One such pioneer, Burton Holmes, preserved imagery in unparalleled human scale, first with black and white, glass negatives, often hand-colored with fine, single hair ermine brushes and through parallel use of motion pictures from the time of their invention. He showed all that a city can be—while also depicting the changing form and appearance of infrastructure, public spaces and the impact of this change on urban residents. His legendary work, which entertained the captive opera-goers in front rows and the general admission crowds in the rear, is well-chronicled in the work of Genoa Caldwell (The Man Who Traveled the World and Travelogues: The Greatest Traveler of His Time, recently republished as Early Travel Photography), as well as by other devotees, and can be readily reviewed in print and online (including the most resource-intensive compilation at burtonholmes.org).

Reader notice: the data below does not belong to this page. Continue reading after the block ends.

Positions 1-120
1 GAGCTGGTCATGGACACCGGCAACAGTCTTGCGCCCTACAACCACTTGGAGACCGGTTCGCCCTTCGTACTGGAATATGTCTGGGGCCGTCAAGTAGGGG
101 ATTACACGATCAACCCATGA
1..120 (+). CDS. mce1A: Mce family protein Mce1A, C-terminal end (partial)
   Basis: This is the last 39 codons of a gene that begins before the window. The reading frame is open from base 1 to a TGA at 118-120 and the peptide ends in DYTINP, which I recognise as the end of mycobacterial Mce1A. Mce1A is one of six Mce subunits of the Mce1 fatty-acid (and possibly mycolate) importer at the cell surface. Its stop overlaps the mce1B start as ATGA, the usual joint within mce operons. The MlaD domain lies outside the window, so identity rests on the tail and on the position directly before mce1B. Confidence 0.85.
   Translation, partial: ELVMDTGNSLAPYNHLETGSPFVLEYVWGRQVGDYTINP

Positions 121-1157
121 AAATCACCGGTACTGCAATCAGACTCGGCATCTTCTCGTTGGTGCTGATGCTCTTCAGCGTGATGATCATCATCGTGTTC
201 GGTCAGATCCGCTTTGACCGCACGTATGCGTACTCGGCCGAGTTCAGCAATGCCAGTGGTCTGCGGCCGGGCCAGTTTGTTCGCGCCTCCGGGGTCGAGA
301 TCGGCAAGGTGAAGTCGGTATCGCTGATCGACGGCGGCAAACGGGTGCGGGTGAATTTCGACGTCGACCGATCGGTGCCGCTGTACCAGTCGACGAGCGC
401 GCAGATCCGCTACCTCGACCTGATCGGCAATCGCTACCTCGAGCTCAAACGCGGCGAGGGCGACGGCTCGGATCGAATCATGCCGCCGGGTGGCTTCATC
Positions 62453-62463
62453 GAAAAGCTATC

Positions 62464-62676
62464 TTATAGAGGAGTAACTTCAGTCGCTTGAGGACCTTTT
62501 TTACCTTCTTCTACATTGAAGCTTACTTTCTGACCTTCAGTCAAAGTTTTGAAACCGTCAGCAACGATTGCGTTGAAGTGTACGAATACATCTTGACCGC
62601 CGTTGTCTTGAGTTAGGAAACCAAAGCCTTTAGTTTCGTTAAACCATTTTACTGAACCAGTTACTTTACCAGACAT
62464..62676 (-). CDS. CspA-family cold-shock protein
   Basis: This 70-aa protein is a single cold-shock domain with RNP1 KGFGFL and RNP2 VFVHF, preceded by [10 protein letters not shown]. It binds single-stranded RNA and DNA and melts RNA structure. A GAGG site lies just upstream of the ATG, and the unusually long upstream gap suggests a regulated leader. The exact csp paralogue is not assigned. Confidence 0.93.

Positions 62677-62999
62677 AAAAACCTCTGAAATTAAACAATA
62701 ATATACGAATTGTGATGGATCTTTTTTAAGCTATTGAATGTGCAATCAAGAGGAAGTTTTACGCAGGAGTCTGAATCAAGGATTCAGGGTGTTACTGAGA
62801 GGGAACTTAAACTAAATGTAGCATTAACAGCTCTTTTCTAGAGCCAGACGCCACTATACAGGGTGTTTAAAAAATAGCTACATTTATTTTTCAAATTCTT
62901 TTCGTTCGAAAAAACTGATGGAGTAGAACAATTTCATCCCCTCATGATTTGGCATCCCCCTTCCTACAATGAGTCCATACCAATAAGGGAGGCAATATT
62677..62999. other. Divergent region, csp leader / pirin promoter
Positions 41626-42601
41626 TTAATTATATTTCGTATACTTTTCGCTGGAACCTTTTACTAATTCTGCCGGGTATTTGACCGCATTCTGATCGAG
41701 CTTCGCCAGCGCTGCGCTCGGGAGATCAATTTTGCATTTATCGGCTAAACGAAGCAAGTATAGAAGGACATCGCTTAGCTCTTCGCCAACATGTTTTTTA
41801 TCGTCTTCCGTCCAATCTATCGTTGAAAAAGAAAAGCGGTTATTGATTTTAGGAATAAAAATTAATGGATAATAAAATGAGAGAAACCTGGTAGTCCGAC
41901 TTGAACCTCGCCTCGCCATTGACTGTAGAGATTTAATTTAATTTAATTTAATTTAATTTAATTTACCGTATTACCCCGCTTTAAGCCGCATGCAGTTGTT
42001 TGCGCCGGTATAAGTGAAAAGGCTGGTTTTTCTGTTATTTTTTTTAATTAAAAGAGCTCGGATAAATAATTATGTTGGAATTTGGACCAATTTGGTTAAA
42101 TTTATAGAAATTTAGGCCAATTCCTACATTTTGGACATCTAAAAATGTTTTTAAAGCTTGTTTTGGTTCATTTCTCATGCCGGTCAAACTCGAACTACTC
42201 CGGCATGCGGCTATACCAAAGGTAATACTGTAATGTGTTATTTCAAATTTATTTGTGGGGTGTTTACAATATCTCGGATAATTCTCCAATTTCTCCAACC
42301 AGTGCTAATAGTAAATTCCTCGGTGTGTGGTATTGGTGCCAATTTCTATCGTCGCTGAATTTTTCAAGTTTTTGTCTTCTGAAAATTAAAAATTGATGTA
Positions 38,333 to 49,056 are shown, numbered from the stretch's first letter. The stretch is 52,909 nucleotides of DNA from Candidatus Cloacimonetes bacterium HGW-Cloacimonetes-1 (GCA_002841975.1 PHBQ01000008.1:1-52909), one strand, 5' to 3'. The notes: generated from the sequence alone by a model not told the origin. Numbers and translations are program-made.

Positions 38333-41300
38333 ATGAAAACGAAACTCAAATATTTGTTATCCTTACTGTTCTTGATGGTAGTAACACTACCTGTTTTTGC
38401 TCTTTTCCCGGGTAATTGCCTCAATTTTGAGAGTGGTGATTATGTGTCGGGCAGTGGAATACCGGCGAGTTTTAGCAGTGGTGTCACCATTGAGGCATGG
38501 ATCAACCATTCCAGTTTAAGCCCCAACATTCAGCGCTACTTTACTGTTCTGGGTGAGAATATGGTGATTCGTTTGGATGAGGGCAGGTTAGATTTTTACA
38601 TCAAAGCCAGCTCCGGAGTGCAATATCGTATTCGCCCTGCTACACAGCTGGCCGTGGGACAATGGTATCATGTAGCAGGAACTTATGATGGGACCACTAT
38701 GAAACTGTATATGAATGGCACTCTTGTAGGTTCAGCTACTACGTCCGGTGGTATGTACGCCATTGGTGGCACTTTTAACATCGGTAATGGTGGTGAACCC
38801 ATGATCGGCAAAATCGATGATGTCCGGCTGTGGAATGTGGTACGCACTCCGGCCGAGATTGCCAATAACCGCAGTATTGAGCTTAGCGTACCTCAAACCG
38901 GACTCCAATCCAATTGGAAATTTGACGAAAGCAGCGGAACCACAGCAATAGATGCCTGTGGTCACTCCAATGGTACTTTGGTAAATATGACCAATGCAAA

Holmes was not an intentional urban historian. He became a famous stage presenter, who, from the late nineteenth century until the 1950's, inherited a showman's tradition from previous travel lecturers and became synonymous with the new word, "travelogue," which he favored to stimulate vicarious interest in his art. He brought the first motion picture cameras to the Far East, recorded Tolstoy and the coronation of Ethiopian Emperor Haile Selassie and otherwise roamed the world--often to places of danger where a camera had never been-- and brought home both organic, natural portraits of life abroad and entertaining still and cinematic visions to halls across America.
"100 years from now I wonder if those in the future who view these images will appreciate the value of ... pictures as a means of recording life as is lived in this century... photography is in the truest sense biography --is it not the writing of life in a truly universal language?"
-Burton Holmes, Seoul, Korea, 1899